It was started when I was still in school, so I had a week to turn around scripts for class. It went from there to my school’s short play festival where I was able to see it come to life with a director and actor, although I was out of the country when it was performed, but my friend recorded it on her phone!
GC: Where do you write?
PT: I am a coffee shop writer, which my wallet doesn’t love. I have a favorite coffee shop that is usually full of other writers so I get to feed off of their energy in order to stay focused.
GC: I love the epic journey of this ten minute piece. Would you say that you have an esthetic as a writer you tend to adhere to in your scripts or are there themes in common in which you explore throughout your body of work?
PT: I like the grandiosity of everyday life. I am always exploring the influences that shape our lives, for example religion and gender and sexuality and regionality all shape how we view and navigate the world. We usually don’t realize that other people view the world differently until you are forced to examine that, like when you meet someone new or the world ends. What does it mean to be a human? And how do we approach the ways we tell our stories? You know, the ways that we crop or cherry pick in order to present the image we want to present.
GC: What’s something new you’re working on now?
PT: I actually just finished a masters degree in creative writing, where I focused on nonfiction, so most of my writing as of late has been in that. But now I am free to write whatever I like! I am aiming to finish my collection of personal essays and find new outlets for my work. A lot of nonfiction writing is pushed to be in a sort of clickbait format, which can be beautifully done, but isn’t how my work usually turns out. But I am excited to start some new projects.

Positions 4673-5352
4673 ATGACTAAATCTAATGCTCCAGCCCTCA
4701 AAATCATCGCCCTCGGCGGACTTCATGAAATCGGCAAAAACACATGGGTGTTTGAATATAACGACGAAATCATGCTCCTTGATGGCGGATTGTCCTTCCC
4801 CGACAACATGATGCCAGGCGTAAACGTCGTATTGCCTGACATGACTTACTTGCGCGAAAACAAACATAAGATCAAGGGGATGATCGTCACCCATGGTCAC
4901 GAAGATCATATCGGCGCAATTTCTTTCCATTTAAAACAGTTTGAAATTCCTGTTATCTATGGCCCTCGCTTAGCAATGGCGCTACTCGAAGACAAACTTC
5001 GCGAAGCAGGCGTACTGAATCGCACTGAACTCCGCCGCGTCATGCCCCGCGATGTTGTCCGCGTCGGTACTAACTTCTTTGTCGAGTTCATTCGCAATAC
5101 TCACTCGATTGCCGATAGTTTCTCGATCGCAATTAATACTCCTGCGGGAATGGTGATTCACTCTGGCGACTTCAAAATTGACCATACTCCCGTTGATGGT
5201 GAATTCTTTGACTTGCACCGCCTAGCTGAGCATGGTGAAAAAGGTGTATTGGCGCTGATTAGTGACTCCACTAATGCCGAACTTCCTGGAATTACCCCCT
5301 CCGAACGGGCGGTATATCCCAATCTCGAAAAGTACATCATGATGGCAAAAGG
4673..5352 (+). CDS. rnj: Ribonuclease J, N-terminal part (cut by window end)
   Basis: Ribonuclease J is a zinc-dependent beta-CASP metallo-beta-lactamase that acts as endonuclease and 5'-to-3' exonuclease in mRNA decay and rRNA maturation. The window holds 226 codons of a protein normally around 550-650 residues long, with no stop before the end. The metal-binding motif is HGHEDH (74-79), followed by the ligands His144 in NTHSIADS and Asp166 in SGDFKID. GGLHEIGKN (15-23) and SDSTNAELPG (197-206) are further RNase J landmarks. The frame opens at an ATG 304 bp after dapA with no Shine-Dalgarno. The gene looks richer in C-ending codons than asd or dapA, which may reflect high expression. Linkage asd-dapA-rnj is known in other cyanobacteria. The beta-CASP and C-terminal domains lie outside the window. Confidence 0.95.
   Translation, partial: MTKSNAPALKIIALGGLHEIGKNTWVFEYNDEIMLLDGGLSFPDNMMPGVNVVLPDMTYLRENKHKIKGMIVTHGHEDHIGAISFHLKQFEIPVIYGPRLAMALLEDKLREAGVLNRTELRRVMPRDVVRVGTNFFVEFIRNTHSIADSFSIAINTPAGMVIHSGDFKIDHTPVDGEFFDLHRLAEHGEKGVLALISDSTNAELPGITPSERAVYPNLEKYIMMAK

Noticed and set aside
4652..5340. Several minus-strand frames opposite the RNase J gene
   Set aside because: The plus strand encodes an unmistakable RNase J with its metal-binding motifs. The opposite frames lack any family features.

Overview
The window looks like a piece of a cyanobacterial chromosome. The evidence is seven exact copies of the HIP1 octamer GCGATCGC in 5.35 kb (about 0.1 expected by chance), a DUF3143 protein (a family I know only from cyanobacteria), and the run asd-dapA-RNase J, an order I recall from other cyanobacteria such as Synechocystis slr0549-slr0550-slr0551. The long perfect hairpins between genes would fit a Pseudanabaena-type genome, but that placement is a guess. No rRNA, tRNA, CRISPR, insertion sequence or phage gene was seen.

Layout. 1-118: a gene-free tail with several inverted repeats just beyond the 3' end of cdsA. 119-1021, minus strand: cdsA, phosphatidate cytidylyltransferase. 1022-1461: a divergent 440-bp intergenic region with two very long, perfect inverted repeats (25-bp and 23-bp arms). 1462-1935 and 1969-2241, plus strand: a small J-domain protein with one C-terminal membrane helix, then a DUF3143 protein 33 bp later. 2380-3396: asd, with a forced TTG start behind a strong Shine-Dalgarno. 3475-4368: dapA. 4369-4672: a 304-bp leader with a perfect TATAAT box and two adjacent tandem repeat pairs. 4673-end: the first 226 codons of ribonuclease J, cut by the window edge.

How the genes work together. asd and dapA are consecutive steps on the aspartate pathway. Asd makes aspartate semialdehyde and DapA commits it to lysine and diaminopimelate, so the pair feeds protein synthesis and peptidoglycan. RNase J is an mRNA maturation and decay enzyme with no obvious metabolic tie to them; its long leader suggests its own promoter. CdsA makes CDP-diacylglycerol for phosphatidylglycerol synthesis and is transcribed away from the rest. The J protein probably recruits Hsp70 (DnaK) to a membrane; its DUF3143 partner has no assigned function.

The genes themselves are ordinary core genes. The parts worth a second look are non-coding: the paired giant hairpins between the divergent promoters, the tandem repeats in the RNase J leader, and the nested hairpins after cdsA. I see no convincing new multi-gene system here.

Read Parrish Turner’s Script:
[pdf-embedder url=”https://www.cleavermagazine.com/wp-content/uploads/2017/06/Great_A-Radio-Play.pdf” title=”Great_A Radio Play”]
Playwright Parrish Turner hails from Georgia. He is a writer, essayist, and playwright. With his fellow playwrights, Parrish was honored with the Metro Atlanta Theater award for his work on the musical By Wheel and By Wing. He was a Lambda Literary Fellow in Nonfiction in 2014 and received his MFA from The New School. Parrish’s essay “Sound Over Water” was recently featured on The Rumpus. His work centers around regionality, gender, sex, and religion. He currently works with the Lambda Literary Review.
Grace Connolly (Producer) has developed, staged and performed work(s) at venues including LaMama E.T.C (script development with Obie-Award winner Ping Chong), Primary Stages, The Wild Project, Dixon Place, Bowery Poetry Club, Nuyorican Poets Cafe, The Krane, The Fresh Fruit Festival, Great Lakes Theatre, Idaho Shakespeare Festival and Freddy’s in Brooklyn. Training and Professional Development includes: UCLA, Primary Stages and Kent State University where was the only person ever to complete a year long independent study on Women in the Restoration. Her literary publications include Never Apologize/Year of The Pig (Bluestockings), Flying (Cleaver Magazine), The Fool (Blackheart Magazine), and The Real Bourgeois (The Commonline Journal). Twitter @reforminghpstr.
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DREAMS OF THE CLOCKMAKER, a Radio Play by Sean Gill